Many wargame rules cater to this. GdA have a simple method of determining dead ground behind obstructions. My own simple method is to measure from general or unit to the obstacle and then halve the result. Anything within that measurement is hidden, anything beyond that is seen, provided it is within the range of visibility of course.

2. Reconnaissance Missions

Finding the hidden enemy invites reconnaissance missions into the gameplay as an order or action. These missions can be assigned to specific units or conducted by the army’s available light troops. Implement a system where the level of information about hidden units varies. Some units might be fully concealed, while others are partially visible, providing players with clues about enemy positions.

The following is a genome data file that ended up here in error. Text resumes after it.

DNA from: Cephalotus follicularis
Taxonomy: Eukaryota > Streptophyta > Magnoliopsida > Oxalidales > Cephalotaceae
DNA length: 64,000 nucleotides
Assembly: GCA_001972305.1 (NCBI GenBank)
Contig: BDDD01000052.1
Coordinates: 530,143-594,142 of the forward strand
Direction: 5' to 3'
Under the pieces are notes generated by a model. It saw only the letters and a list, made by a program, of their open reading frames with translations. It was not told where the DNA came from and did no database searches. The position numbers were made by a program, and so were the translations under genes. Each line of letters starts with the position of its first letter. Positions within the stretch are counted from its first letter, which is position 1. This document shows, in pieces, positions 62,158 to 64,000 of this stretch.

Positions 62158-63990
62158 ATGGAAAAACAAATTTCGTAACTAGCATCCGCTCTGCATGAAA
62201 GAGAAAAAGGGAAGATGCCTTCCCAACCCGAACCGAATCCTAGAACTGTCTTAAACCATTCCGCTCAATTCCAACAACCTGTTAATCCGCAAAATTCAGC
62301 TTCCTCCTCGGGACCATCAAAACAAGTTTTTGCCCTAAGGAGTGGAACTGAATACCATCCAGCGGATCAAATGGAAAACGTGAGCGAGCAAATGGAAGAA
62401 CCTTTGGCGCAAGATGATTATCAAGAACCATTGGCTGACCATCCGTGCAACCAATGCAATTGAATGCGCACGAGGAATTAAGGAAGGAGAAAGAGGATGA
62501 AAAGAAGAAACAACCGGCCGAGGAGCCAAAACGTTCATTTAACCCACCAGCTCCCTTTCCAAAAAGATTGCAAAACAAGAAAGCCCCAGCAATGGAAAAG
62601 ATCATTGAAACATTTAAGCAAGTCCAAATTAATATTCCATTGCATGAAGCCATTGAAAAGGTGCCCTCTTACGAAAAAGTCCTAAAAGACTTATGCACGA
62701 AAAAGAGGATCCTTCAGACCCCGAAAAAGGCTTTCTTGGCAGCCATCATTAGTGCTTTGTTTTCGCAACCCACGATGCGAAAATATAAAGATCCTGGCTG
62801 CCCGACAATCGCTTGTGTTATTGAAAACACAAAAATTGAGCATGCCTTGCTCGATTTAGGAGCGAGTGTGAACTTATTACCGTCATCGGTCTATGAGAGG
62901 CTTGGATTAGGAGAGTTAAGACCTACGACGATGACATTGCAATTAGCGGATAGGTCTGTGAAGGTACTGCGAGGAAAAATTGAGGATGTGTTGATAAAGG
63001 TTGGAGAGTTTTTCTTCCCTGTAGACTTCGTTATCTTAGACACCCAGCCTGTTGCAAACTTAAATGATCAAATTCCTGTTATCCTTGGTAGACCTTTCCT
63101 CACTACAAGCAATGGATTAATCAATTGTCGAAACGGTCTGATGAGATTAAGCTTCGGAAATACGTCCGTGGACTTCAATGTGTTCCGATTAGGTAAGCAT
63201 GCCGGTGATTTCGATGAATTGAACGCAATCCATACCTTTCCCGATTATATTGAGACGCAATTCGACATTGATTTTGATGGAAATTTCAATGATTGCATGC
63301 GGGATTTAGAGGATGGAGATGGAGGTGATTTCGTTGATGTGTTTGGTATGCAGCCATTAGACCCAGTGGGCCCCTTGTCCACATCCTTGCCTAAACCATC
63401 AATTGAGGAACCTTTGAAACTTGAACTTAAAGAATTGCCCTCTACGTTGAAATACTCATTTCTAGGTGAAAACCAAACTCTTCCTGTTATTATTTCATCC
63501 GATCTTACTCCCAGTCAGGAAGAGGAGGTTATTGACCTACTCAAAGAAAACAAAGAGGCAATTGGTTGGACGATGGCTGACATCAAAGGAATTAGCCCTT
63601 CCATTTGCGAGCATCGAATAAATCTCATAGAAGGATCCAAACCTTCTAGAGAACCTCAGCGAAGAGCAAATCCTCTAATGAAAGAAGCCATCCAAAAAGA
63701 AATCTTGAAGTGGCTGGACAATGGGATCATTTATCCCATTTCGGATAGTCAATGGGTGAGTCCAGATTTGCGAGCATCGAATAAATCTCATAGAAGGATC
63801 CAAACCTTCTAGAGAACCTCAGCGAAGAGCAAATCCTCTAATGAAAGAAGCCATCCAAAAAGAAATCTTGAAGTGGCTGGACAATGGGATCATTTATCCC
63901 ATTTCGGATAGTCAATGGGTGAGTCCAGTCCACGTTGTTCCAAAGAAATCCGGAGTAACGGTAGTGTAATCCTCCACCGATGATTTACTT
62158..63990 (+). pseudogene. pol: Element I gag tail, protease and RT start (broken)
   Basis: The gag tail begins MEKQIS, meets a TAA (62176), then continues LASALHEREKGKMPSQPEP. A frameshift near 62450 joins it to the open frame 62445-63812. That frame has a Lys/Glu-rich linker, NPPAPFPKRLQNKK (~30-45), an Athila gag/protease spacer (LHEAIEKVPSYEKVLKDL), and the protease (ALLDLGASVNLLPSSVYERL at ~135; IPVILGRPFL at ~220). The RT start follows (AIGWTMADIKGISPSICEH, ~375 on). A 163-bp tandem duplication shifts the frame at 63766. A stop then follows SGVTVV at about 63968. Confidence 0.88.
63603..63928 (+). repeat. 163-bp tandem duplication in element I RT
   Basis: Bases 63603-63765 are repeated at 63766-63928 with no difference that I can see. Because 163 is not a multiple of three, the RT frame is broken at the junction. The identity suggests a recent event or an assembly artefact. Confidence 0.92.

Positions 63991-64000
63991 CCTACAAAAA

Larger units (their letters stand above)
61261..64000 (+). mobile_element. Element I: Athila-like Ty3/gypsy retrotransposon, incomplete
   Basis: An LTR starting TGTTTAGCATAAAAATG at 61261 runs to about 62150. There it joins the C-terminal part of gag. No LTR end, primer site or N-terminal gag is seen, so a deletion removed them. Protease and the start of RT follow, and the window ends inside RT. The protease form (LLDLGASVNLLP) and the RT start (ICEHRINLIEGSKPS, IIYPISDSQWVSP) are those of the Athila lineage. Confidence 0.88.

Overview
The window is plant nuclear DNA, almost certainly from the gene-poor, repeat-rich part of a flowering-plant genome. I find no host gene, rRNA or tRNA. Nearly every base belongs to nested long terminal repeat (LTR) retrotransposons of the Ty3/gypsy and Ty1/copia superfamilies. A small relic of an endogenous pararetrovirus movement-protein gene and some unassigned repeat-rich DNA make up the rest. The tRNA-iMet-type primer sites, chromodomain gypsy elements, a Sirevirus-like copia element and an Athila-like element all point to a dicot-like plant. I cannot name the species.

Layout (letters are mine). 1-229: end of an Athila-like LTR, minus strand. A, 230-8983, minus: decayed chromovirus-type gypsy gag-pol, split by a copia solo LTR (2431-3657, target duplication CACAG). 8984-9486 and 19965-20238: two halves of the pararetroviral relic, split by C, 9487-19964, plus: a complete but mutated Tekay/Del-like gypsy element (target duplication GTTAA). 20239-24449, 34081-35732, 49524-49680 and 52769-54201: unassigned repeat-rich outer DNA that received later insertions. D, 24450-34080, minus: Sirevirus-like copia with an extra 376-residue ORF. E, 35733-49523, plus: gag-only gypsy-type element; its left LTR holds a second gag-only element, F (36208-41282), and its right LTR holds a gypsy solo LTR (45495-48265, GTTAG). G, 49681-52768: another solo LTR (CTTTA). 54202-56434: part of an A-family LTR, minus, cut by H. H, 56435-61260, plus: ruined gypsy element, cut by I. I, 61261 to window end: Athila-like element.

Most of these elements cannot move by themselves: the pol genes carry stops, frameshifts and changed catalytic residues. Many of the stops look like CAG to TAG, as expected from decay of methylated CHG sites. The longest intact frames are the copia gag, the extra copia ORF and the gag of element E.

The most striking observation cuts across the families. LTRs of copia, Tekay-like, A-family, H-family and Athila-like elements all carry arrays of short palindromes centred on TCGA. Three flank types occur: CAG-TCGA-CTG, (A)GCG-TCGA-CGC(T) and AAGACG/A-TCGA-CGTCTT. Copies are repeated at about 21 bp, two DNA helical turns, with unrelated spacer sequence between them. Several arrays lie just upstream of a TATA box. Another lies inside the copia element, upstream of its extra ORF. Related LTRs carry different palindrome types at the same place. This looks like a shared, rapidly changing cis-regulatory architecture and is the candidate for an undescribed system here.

The information gained from these missions can help players make more informed decisions and uncover hidden enemy units. Keeping to my rule of simplicity, a dice throw with a short modifier chart suffices for the results of the reconnaissance. Such a chart could have modifiers for a). the quality of the scouts and b). whether the enemy has screened or posted vedettes, etc. The result could mean the enemy is discovered and revealed (troops placed on the table) or is discovered but not fully revealed (place a marker; see above); it could also result in being driven off.

One final thought on scouting and advancing units is the discovery of hidden terrain features in the form of anything that doesn’t stick upwards from the ground, such as a ditch, ravine, marsh, bog, pond, small stream, perhaps even a small footbridge or ford. These can make a huge difference to a cavalry charge across open ground crashing into a ditch that was previously unseen. The 23rd Light Dragoons at Talavera comes to mind. As a unit advances a throw of the dice may result in an unseen obstacle which is then placed on table. The type of obstacle again decided by dice throw. When attempting to cross an unknown stream or small river, throwing a dice determines whether it is crossable at a that point.